Barmpot is so nicknamed because Roger Barmforth is a bit of an oddball, according to Will Mellor – which makes him an easy target for the others.
"He's like a nappy – anything you tell him he absorbs and really believes."
"He is the butt of the jokes. They love to wind him up and get a good laugh out of it because it is so easy to do," Will smiles. "He's like a nappy – anything you tell him he absorbs and really believes.
"He can be too serious at times as well – he gets a bit irate over things that he shouldn't; things that he should just laugh off he gets really anal and wound up about. And he's useless with women – if he's attracted to somebody he doesn't really know what to do with himself.
"He's besotted with Nancy, who's this beautiful girl in the canteen, but she doesn't feel the same. She's his dream woman but she doesn't really take him too seriously.
"Barmpot is a strange sort, not the kind of person you'd see as a boyfriend. But he does know how to have a laugh and the lads keep him laughing. They bring out the lighter side of him."
Their teasing stems from genuine fondness because, despite his quirks, Barmpot has a good heart.
"They all know that they can rely on him. His best quality is his honesty – he really wants to do the right thing and he's a true friend!"
But Will says Barmpot can be a pain when he's banging on about politics. "He's trying to be the local councillor for the Labour party, which means the world to him, but he tries to turn every conversation into something to do with the government."
Will couldn't differ more from Barmpot on this front. "I hate politics and politicians," he says with a disillusioned air. "You can never get a straight answer out of them and it just does my head in so I'd rather just stay out of it.
"Mind you, I couldn't do it anyway. We were in the street filming Barmpot canvassing for Labour, and the amount of abuse I got because I had a rosette on – people thought I was a real Labour councillor. It was unbelievable.
"We were in the street filming Barmpot canvassing for Labour, and the amount of abuse I got was unbelievable."
"Even though I told people it was just for a TV show they were giving me so much stick – 'You want to get the troops out of Iraq, that's what you want to do!' 'You want to fix that kerb, you want to sort the schools out...' So I actually do respect them a little bit for the stick they must get."
He's also come to think highly of postmen, but says there's no way he could do that job either.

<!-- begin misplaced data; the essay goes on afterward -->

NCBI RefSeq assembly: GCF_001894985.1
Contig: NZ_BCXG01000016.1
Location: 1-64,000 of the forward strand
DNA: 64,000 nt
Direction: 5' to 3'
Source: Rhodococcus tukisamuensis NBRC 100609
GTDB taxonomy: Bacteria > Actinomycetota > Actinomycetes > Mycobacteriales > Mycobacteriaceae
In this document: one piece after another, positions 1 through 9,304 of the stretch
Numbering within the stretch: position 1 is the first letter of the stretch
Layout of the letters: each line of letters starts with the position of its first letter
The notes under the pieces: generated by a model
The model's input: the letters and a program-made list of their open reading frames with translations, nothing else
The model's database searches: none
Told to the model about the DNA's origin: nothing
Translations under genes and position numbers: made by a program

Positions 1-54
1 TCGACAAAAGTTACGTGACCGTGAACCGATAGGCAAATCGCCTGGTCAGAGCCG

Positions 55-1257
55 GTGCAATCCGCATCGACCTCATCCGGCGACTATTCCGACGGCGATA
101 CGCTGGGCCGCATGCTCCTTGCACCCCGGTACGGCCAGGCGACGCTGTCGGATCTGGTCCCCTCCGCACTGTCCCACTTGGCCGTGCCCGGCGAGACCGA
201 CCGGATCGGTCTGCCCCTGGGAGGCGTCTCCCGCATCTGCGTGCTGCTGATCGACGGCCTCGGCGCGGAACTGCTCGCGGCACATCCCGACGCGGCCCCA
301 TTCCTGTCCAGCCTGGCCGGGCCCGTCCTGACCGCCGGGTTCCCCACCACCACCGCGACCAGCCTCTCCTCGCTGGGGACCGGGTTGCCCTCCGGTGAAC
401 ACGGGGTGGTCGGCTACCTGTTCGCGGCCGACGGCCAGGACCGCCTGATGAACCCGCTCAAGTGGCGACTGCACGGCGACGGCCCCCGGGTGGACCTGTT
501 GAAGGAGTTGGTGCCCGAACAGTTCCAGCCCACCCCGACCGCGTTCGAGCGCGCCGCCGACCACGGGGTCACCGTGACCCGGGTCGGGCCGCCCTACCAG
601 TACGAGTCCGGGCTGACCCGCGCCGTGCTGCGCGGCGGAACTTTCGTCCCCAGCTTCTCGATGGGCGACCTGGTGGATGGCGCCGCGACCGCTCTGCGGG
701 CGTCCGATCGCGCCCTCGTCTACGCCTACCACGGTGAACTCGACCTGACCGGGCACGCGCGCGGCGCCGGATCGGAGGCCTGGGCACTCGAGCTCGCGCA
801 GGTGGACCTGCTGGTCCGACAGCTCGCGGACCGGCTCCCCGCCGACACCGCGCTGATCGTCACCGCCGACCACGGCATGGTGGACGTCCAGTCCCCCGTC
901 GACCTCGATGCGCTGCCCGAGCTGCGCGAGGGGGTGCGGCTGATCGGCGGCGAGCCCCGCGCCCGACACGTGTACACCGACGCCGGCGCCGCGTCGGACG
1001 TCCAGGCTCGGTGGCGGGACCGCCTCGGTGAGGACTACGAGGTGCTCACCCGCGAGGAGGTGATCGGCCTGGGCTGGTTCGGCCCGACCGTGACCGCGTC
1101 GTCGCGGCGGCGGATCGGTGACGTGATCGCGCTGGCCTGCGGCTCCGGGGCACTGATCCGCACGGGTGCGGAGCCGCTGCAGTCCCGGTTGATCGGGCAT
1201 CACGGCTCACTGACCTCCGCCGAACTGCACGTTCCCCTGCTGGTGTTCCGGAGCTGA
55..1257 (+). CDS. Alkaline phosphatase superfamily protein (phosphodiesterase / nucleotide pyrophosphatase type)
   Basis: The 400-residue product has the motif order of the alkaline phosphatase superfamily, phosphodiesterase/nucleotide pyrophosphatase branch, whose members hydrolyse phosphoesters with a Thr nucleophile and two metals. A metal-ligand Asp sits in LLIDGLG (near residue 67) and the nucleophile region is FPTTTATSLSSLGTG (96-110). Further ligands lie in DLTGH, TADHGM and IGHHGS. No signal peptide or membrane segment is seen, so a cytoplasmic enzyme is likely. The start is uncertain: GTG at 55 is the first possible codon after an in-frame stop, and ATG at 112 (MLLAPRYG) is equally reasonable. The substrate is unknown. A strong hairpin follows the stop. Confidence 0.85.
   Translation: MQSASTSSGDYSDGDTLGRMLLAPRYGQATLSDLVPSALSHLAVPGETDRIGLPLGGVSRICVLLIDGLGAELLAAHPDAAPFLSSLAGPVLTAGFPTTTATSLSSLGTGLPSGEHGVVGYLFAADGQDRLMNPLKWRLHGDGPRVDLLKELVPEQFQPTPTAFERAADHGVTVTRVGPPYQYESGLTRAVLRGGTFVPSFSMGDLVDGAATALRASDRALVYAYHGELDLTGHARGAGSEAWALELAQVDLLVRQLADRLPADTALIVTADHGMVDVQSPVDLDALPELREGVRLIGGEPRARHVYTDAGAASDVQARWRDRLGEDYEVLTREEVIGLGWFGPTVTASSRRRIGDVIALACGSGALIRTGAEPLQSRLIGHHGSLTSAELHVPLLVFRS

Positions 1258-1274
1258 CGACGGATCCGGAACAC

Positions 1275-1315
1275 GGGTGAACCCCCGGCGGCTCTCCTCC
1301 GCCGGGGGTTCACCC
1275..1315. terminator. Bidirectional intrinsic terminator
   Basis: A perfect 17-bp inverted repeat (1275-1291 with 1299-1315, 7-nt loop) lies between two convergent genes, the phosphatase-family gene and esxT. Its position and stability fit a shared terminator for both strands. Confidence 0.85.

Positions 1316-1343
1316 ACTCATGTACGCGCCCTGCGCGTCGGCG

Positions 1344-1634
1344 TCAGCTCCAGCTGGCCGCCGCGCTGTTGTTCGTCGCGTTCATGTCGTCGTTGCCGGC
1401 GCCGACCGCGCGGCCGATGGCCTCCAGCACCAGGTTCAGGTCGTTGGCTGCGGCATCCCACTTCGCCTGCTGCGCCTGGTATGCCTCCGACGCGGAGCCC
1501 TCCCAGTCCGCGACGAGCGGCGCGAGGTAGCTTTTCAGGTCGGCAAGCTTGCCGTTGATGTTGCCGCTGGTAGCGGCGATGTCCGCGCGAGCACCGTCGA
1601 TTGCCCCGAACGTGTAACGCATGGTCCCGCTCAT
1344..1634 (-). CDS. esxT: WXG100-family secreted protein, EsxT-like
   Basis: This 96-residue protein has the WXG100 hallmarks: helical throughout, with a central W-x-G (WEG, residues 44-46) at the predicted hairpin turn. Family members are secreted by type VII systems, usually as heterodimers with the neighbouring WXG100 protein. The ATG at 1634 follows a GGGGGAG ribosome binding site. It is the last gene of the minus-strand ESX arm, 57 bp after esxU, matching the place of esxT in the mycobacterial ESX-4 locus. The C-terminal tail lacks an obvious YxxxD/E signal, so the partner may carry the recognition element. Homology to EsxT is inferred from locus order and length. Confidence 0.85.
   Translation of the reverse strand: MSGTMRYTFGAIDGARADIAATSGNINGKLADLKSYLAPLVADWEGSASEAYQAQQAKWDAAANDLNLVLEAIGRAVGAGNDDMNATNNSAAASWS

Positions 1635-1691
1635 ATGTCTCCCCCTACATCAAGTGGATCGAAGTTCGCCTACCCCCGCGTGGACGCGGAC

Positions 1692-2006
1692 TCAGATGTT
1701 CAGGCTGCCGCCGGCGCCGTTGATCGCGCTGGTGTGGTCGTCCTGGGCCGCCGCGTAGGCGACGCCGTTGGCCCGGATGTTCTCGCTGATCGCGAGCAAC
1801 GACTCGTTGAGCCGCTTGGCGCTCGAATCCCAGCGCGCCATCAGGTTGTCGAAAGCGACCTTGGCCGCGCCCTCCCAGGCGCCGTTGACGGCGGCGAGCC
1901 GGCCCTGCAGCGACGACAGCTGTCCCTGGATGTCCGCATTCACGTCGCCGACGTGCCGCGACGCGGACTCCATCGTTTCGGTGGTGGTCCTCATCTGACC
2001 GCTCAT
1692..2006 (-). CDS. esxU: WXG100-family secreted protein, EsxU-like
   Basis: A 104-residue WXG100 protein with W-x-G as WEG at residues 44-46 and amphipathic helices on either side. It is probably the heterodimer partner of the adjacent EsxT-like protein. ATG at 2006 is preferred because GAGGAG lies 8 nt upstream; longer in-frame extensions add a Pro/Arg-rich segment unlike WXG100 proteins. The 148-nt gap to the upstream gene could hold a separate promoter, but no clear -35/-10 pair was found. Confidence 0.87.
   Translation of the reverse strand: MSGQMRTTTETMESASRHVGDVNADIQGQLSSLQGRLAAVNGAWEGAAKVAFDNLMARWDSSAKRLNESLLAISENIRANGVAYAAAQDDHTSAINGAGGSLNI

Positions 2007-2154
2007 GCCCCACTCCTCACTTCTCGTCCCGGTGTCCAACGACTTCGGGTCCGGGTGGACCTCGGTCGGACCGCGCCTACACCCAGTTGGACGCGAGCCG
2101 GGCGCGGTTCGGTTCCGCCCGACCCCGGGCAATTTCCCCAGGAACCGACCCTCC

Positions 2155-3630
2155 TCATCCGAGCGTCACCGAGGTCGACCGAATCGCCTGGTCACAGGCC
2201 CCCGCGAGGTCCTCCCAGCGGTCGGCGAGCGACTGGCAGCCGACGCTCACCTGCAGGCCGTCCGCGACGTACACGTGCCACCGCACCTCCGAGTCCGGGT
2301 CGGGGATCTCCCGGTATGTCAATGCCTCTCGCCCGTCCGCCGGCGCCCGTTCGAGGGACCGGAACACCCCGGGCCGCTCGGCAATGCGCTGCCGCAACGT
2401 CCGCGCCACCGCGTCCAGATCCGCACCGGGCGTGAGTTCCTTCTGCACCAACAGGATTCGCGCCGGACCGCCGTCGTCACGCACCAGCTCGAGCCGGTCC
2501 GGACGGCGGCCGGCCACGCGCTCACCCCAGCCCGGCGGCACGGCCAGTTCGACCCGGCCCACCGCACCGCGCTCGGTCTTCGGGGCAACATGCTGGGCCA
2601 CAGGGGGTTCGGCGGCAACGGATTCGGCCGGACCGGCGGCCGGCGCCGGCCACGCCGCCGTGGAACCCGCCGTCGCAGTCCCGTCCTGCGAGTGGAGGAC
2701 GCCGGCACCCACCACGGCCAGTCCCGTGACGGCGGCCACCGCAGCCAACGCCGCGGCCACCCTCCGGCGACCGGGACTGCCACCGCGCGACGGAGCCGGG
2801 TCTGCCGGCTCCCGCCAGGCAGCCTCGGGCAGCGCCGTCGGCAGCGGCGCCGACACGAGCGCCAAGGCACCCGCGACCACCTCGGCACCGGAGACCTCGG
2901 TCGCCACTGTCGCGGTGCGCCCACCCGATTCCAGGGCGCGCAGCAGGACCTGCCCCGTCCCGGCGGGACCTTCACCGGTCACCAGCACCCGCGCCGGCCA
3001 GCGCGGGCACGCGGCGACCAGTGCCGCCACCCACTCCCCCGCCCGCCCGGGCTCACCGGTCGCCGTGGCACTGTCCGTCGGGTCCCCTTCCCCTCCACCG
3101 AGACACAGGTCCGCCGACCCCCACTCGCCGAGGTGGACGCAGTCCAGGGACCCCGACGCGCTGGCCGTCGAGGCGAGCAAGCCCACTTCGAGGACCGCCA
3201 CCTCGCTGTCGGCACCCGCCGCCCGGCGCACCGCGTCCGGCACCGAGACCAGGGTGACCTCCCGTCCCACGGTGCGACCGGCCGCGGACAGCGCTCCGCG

"I'd make a useless postman!" he admits with a laugh. "There's no way I'd get up at half-four in the morning – no way. I'm a night owl, I come alive at nine o'clock at night – I couldn't do it because I'd have to be in bed for nine or ten o'clock.
"I'd miss all the Champions League; miss all the boxing on Friday fight nights... I couldn't do it. There's a job for everyone and mine is definitely not being a postman."
There was, though, one aspect that he enjoyed while filming – although he's not at all sure whether real postmen actually do the same thing...
"To pass the time in the sorting office inbetween takes we had elastic band fights all day," he grins. "You have to have elastic bands everywhere for the mail and it got like Bugsy Malone, the big custard pie fight at the end.
"Even the director got in on it, that's how immature we've become! So next time I see my postman, I'm going to ask him if they have elastic band fights in his sorting office. I hope they do."
Will reveals that the cast bonded quickly and were soon just like their counterparts in Sorted.
"The camaraderie between the group of lads is going to be the strength of this programme."
"That's what is going to be the strength of this programme, the camaraderie between the group of lads. We all got on really well – we've all got the same sense of humour. But we're also all really professional when we need to be. It's good to be working with these sorts of actors because it makes me raise my game and I have a lot of respect for them."
Though he's best known for playing quite confident laddish characters, this time he's been cast against type.
"I'm glad I'm playing this character, you can get stuck in a rut. I couldn't have wished for a better job to come along really, and the scripts speak for themselves – I loved it straight away, it was a proper page-turner.
"It has a really warm feeling and it'll have you laughing and crying in the same episode and that's the sort of stuff I want to do, really warm northern drama."
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